NEW YORK (CBSNewYork) – As temperatures plunge, some subway riders say they’re seeing more and more homeless people seeking shelter inside subway cars.

This winter, commuters say the problem has gotten so bad they’re left with no seats to use.

Vagrants turning half of a subway car into their home, filling it with bags, boxes, and clothes.

(Credit: CBS2/Edwin Rivera)

In others, benches being used as beds.

(Credit: CBS2/Edwin Rivera)

Edwin Rivera says it’s why he has trouble finding a seat on the 2 train from 149th Street and Third Avenue in the Bronx to his job near Columbus Circle.

“Five, 5:30 in the morning… you get in the car… there’s somebody sleeping there. Two, three, four people sleeping in different cars,” Rivera described.

“The smell is terrible… Sometimes they defecate on themselves and you have to leave that car.”

Samuel Santos says it also happens on the A train when he gets on at 181st Street.

“A lot of times you’re standing because you don’t want to sit down,” Santos explained.

F train commuter Andrew Quinn says he’s notified conductors.

“They tell you ‘yeah I know and I’ve reported it and I just have to keep the trains moving,’” the Park Slope resident claimed.

(Credit: CBS2/Edwin Rivera)

CBS2 showed the videos to NYPD commissioner James O’Neill Monday.

“As I look at these videos, of course they’re disturbing. You’re not supposed to be laying down on the subway… if you’re taking up one seat you’re not committing any violations, that’s fine,” O’Neill said. “There are things we can do. This doesn’t necessarily rise to the level of a violation, a summons, or an arrest.”

“I wonder if the police commissioner has been on the subway recently when they’ve seen this,” Andrew Quinn added. “I would like to see more police… Right now they’re using it as a as a shelter and it’s taking away from people on the subway who’ve actually paid to use it for what the subway is for.”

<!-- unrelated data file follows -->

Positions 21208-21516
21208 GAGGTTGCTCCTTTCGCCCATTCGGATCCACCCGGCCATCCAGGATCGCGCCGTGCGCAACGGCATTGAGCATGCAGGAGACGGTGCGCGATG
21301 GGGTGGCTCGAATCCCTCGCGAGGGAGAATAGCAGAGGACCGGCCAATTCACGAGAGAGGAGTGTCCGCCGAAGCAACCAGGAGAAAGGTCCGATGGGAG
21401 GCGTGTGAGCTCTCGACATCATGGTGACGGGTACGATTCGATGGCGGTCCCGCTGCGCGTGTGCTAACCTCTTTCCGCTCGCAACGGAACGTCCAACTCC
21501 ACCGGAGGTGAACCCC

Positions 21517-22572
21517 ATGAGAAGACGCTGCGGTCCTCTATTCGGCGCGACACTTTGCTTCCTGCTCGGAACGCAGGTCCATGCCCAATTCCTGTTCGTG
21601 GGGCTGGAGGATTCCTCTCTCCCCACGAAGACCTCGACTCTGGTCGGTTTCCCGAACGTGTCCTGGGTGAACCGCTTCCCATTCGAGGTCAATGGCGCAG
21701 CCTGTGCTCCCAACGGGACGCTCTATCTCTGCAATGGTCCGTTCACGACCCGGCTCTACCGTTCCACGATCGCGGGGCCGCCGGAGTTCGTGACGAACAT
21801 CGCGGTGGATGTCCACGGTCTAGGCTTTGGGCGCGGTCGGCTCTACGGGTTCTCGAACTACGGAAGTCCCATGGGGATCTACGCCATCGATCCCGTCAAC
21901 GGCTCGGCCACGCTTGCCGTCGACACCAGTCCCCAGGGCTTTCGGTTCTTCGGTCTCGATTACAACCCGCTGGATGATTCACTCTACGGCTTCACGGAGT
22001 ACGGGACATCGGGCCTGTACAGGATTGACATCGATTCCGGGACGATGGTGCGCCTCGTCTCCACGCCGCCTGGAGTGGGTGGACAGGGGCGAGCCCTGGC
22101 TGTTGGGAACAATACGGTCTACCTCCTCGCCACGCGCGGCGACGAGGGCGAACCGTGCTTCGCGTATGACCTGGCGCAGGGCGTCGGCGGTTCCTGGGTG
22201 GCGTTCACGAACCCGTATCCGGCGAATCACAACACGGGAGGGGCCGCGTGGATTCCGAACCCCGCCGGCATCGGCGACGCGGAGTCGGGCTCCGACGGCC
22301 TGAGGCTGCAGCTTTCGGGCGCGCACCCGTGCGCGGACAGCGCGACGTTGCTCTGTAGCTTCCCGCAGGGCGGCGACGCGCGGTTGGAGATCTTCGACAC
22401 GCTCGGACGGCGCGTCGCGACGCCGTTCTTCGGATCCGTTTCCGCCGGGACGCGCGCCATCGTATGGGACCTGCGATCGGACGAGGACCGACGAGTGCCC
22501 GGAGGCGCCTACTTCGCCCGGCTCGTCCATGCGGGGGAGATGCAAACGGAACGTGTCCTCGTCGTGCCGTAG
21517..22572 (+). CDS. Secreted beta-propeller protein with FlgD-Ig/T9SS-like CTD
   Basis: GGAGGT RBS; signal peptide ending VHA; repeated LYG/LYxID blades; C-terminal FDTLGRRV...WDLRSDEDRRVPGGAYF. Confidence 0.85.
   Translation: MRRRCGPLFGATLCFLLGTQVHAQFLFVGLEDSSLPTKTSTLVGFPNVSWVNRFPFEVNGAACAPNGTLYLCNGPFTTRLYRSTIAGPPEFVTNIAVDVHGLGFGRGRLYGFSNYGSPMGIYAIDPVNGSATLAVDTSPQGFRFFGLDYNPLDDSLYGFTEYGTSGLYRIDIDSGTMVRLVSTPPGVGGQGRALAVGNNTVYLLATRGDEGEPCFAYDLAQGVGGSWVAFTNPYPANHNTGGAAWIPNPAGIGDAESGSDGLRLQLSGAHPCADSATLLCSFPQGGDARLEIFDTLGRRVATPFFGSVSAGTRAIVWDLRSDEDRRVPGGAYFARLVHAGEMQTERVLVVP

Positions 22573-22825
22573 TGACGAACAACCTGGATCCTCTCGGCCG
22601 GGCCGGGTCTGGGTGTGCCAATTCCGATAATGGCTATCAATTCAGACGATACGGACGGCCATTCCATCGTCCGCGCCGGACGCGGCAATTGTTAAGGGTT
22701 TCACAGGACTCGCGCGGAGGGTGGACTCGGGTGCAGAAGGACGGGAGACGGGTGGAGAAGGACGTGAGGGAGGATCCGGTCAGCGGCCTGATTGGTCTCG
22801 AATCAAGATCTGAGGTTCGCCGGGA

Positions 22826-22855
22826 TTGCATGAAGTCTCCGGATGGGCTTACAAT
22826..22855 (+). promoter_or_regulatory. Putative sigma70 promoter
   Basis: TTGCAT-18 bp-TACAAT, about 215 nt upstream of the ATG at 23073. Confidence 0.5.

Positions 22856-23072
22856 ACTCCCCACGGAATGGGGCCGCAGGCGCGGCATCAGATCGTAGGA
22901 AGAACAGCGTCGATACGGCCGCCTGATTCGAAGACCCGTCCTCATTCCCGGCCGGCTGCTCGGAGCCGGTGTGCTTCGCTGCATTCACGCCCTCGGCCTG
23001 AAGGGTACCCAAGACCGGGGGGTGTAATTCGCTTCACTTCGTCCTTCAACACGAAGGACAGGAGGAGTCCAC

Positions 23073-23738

CBS2 also showed the videos to the MTA. A spokesperson would not answer our questions and only referred us to the Bowery Residents Committee, a non profit that does outreach to the homeless on the subways, which did not return our calls either.

An MTA spokesperson added “The NYC Transit rules of conduct prohibit certain behavior; The rules are enforced by NYPD.”

You can read those rules by clicking here.

Back in October, the city’s Transit Authority president Andy Byford said he ordered his station managers to work with the NYPD and the Department of Homeless Services to stop the city’s growing homeless popular from overrunning trains.

A day after the MTA spokesperson’s refusal to comment, the agency released a statement backing the highly criticized Transit Authority leader.

“President Byford has repeatedly said that homelessness is a societal problem that demands a multi-agency approach, balancing everyone’s right to a clean, safe, and comfortable experience on public transit with the need to get people the help they need.  We rely upon the NYPD to enforce the Transit Rules of Conduct and partners like the Department of Homeless Services and Bowery Residents Committee to help holistically respond to this citywide crisis.”

Three months later, how the situation is still being tolerated remains unclear.

“Roll their sleeves… Get out from their office… MTA or maybe the mayor’s office and help us,” Samuel Santos pleaded.